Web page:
The Complainant is Alloy Entertainment LLC of New York, New York, United States of America, represented internally.
The Respondent is Dauben Inc. d/b/a Texas International Property Associates of Dallas, Texas, United States of America, represented by Jan Paul Guzman of Rothstein Rosenfeldt Adler, United States of America.
The disputed domain name <vampirediaries.com> is registered with WebNIC.cc.
The Complaint was filed with the WIPO Arbitration and Mediation Center (the “Center”) on June 23, 2009. On June 24, 2009, the Center transmitted by email to Compana LLC a request for registrar verification in connection with the disputed domain name. On June 25, 2009, Compana LLC (registrar at the time of the Complainant's filing of the Complaint with the Center) transmitted by email to the Center its verification response confirming that the Respondent is listed as the registrant and providing the contact information. The Center verified that the Complaint together with the amendment to the Complaint satisfied the formal requirements of the Uniform Domain Name Dispute Resolution Policy (the “Policy” or “UDRP”), the Rules for Uniform Domain Name Dispute Resolution Policy (the “Rules”), and the WIPO Supplemental Rules for Uniform Domain Name Dispute Resolution Policy (the “Supplemental Rules”).
In accordance with the Rules, paragraphs 2(a) and 4(a), the Center formally notified the Respondent of the Complaint, and the proceedings commenced on July 8, 2009. In accordance with the Rules, paragraph 5(a), the due date for Response was July 28, 2009. The Response was filed with the Center on July 28, 2009.
After receipt of Response, it came to the Center's attention that the disputed domain name was no longer registered with Compana, LLC, but that apparently a transfer to a different registrar and registrant had been allowed to occur in violation of paragraph 8 of the Rules. In reply to a query from the Center as to this situation (on August 3, 2009), WebNIC.cc through its reseller stated:
In regard to Case No. D2009-0837 / vampirediaries.com, please note that ‘Modern Outlook Sdn Bhd' is a whois privacy service that has been removed and that the Whois information cited below for Texas International Property Associates has been reinstated.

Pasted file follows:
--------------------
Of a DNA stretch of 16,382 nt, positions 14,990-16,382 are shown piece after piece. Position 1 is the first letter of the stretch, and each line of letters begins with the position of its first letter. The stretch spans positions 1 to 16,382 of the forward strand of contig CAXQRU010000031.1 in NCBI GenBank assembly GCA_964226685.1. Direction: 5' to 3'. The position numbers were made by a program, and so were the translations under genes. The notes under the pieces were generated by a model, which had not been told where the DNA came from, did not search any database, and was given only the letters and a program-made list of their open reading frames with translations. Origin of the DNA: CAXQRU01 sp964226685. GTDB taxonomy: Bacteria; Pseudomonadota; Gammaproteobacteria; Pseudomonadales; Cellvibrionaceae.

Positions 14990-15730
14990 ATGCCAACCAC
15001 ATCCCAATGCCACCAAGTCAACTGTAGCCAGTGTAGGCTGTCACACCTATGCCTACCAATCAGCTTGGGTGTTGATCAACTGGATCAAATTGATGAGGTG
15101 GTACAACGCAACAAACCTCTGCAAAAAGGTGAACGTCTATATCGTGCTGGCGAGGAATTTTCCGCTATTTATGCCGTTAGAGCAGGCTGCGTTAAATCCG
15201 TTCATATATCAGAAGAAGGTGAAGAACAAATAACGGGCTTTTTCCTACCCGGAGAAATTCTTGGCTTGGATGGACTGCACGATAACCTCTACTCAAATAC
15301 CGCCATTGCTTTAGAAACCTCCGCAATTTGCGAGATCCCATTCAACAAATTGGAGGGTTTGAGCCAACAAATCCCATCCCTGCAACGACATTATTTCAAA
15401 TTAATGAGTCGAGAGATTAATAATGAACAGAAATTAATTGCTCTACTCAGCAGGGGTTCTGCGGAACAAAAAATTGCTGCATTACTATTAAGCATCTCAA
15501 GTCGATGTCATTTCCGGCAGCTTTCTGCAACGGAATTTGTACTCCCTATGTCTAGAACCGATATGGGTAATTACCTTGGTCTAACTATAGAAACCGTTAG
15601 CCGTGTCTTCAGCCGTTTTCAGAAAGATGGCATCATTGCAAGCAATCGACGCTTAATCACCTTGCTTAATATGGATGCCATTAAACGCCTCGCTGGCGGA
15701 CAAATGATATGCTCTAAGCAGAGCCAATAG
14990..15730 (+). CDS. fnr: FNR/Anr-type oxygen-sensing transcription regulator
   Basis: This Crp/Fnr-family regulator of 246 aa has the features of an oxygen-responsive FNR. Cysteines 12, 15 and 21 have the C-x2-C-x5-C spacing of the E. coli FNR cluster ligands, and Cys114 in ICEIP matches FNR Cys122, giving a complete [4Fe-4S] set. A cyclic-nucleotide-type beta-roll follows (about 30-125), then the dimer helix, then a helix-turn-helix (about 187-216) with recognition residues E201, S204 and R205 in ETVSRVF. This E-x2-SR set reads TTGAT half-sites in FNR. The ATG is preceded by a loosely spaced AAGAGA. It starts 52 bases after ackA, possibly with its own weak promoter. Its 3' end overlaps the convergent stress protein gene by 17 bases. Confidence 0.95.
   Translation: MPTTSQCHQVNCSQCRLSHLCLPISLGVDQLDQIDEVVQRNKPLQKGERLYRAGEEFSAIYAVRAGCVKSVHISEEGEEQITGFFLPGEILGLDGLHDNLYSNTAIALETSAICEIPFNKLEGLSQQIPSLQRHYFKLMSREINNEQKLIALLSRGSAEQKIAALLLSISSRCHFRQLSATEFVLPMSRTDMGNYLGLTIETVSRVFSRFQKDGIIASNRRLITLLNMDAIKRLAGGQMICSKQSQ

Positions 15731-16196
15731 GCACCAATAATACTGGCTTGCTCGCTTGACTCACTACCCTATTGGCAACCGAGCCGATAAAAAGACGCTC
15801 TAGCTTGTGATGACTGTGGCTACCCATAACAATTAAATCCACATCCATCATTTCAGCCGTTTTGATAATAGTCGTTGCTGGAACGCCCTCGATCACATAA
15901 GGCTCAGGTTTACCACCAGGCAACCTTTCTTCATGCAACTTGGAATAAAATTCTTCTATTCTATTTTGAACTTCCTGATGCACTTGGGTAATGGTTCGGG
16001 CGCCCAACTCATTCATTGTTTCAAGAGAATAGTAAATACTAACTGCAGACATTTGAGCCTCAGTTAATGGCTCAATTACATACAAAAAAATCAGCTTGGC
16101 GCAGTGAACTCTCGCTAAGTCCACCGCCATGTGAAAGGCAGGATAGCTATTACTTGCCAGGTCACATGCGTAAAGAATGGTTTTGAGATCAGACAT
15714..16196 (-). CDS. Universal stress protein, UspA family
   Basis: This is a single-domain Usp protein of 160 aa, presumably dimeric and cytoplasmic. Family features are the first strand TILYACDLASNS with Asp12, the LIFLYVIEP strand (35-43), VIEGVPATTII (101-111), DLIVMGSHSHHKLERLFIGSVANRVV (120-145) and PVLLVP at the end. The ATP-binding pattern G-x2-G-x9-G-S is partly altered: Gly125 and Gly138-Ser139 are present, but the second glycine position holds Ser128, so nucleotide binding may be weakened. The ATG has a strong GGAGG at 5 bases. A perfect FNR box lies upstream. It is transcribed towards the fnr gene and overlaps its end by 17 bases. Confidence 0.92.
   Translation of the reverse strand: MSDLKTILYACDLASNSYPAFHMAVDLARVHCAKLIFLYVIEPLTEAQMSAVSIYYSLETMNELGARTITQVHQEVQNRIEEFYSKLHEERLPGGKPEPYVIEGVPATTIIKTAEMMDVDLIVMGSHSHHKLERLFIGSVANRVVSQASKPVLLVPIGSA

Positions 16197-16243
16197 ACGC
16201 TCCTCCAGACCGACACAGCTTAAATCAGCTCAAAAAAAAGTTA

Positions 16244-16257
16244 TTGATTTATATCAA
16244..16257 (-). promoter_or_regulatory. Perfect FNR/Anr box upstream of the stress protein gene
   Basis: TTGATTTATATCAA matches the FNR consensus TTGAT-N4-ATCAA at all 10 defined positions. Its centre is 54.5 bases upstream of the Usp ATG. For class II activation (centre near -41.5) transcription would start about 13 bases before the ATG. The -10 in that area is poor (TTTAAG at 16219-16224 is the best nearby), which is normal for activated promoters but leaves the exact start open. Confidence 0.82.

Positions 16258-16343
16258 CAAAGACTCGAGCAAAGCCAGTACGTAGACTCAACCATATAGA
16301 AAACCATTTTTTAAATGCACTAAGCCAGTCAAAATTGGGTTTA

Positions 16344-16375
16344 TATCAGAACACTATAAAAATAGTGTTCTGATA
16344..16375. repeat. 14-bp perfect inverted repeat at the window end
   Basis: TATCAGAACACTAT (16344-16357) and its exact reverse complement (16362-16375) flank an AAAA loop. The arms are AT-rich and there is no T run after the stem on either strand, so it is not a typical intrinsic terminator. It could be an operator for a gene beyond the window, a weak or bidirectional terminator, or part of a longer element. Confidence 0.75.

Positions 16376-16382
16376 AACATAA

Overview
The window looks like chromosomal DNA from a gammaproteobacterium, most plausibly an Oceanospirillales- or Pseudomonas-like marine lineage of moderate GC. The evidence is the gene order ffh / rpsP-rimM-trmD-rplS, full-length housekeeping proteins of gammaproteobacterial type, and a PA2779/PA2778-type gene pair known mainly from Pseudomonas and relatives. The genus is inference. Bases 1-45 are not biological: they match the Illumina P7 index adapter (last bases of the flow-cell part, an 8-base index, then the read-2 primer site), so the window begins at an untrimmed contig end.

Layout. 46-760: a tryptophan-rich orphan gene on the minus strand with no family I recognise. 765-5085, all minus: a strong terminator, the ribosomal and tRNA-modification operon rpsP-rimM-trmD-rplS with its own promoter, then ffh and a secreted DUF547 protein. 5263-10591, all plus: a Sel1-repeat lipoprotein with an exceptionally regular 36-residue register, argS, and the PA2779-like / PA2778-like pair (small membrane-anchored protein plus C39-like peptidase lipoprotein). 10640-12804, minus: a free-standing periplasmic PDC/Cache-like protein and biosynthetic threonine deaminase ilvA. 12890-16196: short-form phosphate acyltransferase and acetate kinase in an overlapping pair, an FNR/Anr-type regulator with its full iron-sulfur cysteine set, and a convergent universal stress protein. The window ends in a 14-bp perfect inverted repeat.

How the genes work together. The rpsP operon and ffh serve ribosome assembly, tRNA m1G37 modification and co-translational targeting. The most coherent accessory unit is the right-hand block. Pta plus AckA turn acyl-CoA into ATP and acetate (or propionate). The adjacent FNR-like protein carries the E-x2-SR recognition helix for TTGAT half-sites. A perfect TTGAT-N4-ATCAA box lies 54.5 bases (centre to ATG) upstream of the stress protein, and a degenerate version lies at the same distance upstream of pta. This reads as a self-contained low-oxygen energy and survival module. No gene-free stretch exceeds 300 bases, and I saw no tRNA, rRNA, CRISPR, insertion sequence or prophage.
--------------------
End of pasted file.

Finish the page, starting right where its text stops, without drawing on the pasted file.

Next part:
In addition, the domain name currently resides at Webnic.cc as the registrar and is currently locked. As can be re-affirmed by Webnic.cc, they are willing to follow the appropriate UDRP procedures and avoid any further unnecessary delay and permit the domain name to reside here for the remainder of the proceedings.
While the reason for this is not clear, the Panel is satisfied that notice to the Respondent was effective and that the registrars Compana LLC and/or WebNic.cc will give effect to this decision under the terms of their obligations under their Registrar Accreditation Agreement(s) and the UDRP.
The Center appointed Dennis A. Foster as the sole panelist in this matter on August 6, 2009. The Panel finds that it was properly constituted. The Panel has submitted the Statement of Acceptance and Declaration of Impartiality and Independence, as required by the Center to ensure compliance with the Rules, paragraph 7.
The Complainant, a United States of America company, is the successor-in-interest to the ownership of all rights in a series of books published under the title, “The Vampire Diaries.” The books have been sold continuously since 1991, the last republication having occurred in 2007. The United States Patent and Trademark Office (“USPTO”) registration of the mark, THE VAMPIRE DIARIES (Registration No. 2161987, issued June 2, 1998), filed by the Complainant's predecessor-in-interest, was cancelled on March 5, 2005.
The Respondent, a United States of America company, registered the disputed domain name, <vampirediaries.com>, and the record of registration was created on February 15, 2005. The Respondent uses the name to furnish Internet users with links to third party websites; the Respondent collects fees whenever these users click on the third party website icons.
- The Complainant is the successor-in-interest to rights in a series of books published under the title “The Vampire Diaries.” Publication started in 1991.
- The Complainant's predecessor-in-interest obtained a valid USPTO trademark to the mark, THE VAMPIRE DIARIES. That registration lapsed due to an inadvertent clerical error.
- The Complainant has common law rights in THE VAMPIRE DIARIES mark. The books bearing that title have been commercially available continuously since 1991, with reprints occurring in both 2001 and 2007. The Complainant owns the sole right to exploit the books in derivative form and has commissioned an author to write three additional books for the series. The Complainant has also licensed production of a television series based on the books to a United States of America television production company. It is scheduled for distribution by a United States of America television network in the fall of 2009.